This high up the trail she can feel the faint vibrations of a thing bedding down to slumber a meal away. She can almost hear the soft hush, hush, hush of its breath that sound more like the sea than a rolling sand dune. That sea sound makes the idea of stealing a feather seem almost righteous instead of foolish. Nothing of the desert should sound so like the tide rolling in.

Amaunet knows she sounds like the desert at night and the wings of an owl swooping down between the cactus to catch a mouse. Even her breath is a soundless thing in her lungs as the yawning mouth of the cave opens up before them. To her the blackness seems almost welcoming when she looks back over her shoulder, just enough to determine if the stallion is brave enough to follow.

When she lifts her wings, and tastes the current that will carry to her safety home, she walks into the dark mouth that bodes death to all those foolish enough to enter like a prodigal daughter coming  home.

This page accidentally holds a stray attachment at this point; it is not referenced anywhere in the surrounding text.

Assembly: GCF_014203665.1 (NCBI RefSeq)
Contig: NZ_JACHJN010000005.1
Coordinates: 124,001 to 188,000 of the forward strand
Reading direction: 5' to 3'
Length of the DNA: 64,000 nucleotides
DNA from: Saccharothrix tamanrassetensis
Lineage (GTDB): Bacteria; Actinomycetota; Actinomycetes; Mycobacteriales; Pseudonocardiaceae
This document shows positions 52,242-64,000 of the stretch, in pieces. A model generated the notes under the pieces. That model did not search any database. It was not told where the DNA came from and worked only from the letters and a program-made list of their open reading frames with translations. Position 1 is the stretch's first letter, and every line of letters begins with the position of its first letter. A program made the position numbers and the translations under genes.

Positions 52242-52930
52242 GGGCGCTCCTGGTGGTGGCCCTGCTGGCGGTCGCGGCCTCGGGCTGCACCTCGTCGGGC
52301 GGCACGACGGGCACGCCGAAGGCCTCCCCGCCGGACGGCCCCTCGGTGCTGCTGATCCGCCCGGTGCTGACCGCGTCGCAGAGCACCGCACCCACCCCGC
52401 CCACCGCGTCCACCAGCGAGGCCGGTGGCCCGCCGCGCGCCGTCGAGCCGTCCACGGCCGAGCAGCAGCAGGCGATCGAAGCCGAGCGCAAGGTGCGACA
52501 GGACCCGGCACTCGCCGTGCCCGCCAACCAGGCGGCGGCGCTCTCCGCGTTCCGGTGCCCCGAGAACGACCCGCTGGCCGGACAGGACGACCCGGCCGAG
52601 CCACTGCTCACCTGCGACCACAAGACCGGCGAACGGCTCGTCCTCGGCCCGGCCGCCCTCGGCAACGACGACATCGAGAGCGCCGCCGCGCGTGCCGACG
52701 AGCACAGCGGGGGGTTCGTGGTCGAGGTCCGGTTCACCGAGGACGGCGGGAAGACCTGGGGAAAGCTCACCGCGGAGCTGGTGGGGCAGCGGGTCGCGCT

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Ipomoea
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#4







in the garden
i will die

H
e is never a king when he comes to the desert. The sand has a habit of eroding it all away like sandpaper erasing features that were not his own (not meant to be, not in the way his birth had dictated). Of grinding him back down to his sun-bleached bones as a reminder, or a lesson, or a return to the hunger he grew up with —

Hunger starts in the belly of all things, with a sharp curl eating away from the inside out — but it lives between the teeth of feral things. It clings to the backs of them and leaves the rest of the mouth hollow, and wanting, and waiting. And ready, always it is ready.